The June Hogs of the Columbia

Bar Room Banter
The June Hogs of the Columbia

With rhythmic kicks of their huge tails, the salmon propelled themselves up the 40-foot-high Celilo falls—60-pounders, 70-pounders, 100-pounders. Tribal fishermen, standing on platforms built over the falls, scooped the fish from the water with dipnets (and spears by some accounts), using momentum to fling fish onto the banks or platforms. The frothing currents threw a dense spray over the whole area. The wood terraces were slippery and wet—sometimes fishermen fell in the churning waters. Venturing onto the platforms was a right of passage for young men.

June Hogs Image via Oregon Encyclopedia/USFWS.

For a few months every summer, it was chaos as Chinook salmon made their summer spawning pilgrimage up the Columbia River, slicing deep into the heart of the Pacific Northwest—Washington, Oregon, Idaho, even central British Columbia. These gargantuan fish became colloquially known as the “June Hogs,” and their annual return brought swarms of tribal and commercial fishermen to the banks of the river every June and July.

A few miles below the falls, where fish were still chrome-bright and fresh from the Pacific Ocean, fish wheels lined the banks. These watermill-type structures plucked fish directly from the river. Additionally, 1,700 commercial gillnet boats—sailboats—made sweeping sets in the river.

Nearby canneries operated at full capacity, 24 hours a day, pumping out pallet upon pallet of cans for shipment across the country. In the average year, the canneries kicked out about 30 million pounds of fish.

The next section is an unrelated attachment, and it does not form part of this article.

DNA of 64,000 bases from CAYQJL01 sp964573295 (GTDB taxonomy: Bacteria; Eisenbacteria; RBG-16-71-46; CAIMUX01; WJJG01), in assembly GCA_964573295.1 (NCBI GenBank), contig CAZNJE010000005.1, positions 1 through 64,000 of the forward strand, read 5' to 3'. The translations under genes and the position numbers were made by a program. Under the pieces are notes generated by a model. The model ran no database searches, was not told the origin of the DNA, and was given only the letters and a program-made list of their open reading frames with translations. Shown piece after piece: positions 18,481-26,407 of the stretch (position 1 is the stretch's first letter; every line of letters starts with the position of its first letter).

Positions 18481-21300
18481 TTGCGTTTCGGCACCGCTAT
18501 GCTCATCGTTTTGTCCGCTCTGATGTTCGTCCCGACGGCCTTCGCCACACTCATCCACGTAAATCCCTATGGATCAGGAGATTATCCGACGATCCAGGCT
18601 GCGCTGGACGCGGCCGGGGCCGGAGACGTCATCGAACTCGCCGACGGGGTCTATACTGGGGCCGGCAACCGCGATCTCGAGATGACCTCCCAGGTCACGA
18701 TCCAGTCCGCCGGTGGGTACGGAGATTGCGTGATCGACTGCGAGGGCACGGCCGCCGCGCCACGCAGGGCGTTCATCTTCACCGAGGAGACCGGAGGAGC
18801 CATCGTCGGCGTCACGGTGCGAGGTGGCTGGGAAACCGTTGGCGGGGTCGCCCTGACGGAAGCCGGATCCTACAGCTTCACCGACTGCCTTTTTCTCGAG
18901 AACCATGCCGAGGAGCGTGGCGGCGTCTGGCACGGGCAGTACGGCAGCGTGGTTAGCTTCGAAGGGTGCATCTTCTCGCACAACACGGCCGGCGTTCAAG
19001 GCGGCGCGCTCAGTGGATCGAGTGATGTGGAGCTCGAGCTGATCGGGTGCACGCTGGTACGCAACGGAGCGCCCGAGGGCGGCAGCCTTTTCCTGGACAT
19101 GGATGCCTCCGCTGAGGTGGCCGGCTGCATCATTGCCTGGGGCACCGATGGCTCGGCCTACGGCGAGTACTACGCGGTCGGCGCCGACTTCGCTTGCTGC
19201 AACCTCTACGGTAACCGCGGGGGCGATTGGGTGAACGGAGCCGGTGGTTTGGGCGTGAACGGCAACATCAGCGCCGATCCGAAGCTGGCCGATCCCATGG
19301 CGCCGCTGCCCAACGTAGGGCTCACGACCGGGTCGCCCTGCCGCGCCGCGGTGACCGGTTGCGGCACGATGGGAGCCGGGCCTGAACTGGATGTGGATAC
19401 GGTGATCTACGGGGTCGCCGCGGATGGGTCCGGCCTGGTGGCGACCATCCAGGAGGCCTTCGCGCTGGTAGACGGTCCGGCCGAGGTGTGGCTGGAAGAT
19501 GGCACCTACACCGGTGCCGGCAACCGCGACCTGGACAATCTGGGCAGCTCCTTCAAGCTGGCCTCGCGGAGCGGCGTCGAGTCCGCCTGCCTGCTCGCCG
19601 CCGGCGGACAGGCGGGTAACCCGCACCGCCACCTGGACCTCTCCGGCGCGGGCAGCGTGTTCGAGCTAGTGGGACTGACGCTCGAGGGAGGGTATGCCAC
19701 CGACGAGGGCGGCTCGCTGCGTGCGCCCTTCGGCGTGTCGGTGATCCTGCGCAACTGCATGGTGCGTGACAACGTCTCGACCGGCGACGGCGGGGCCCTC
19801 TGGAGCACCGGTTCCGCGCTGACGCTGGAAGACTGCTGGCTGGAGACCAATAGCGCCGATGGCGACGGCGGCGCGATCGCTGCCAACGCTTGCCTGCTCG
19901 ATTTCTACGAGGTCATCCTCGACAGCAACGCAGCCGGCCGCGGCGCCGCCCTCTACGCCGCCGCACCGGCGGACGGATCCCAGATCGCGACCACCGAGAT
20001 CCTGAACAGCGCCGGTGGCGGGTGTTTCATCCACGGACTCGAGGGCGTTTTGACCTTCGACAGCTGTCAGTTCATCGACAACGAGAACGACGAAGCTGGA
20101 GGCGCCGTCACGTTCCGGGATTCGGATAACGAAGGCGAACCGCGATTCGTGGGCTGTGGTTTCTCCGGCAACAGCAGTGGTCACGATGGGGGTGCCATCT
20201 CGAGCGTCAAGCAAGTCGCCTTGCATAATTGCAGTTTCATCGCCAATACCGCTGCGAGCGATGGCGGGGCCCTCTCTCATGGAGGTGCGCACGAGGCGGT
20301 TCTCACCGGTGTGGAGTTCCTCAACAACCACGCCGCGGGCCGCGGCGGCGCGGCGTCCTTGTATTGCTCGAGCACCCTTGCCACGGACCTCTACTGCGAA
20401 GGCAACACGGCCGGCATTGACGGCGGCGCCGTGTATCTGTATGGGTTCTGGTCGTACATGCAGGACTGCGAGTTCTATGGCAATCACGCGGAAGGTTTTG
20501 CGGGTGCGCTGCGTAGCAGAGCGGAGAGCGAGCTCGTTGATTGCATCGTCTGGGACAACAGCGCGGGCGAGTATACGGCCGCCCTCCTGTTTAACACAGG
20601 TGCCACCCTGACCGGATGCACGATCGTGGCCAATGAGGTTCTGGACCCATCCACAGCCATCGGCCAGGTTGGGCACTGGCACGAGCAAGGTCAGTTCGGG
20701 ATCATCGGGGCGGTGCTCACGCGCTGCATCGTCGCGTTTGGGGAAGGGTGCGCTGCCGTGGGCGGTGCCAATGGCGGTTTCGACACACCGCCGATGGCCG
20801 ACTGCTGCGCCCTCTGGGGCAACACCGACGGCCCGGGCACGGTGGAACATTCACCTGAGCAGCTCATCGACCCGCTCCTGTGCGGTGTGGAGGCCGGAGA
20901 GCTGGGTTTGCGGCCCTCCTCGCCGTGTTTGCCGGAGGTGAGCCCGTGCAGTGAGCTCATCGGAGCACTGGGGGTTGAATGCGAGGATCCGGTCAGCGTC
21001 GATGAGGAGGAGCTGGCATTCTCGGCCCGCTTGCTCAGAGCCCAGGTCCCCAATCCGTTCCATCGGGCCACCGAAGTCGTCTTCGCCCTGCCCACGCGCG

June Hogs of the Columbia Image via State of Washington Department of Fisheries and Game.

Meat care was non-existent in these factories. Historical photos taken around the turn of the century (late 1800s to early 1900s, that is) depict workers standing waist-deep in piles of king salmon. In other photos, the fish are stacked nearly to the rafters, stewing in the often 90-degree summer heat.

At the industry’s peak in the 1880s, there were 39 canneries operating near the mouth of the Columbia. Four brothers—the Hume brothers—owned the bulk of them. To lower production costs, they brought in Chinese laborers from overseas to work in the factories. And there was no lack of a market, either. The industry continued full-steam-ahead through World War I, fueled by a demand for non-perishable goods.

But like all big resource booms in the west—gold, copper, oil—the free-for-all didn’t continue for long. David Montgomery, a fluvial geomorphologist and author of King of Fish (a good resource, should you desire more on the subject), highlights the statement of historian Hubert Bancroft in 1888: “Nature does not provide against such greed, and it is doubtful if art can do it. The Government, either state or general, should assume control of this industry by licensing a certain number of canneries, of given capacity… otherwise there is a prospect that the salmon, like the buffalo, may become extinct.”

As it turns out, Bancroft’s pessimistic prediction wasn’t far from reality. By the 1960s, the June Hogs were long gone, and salmon returns were a fraction of their former glory.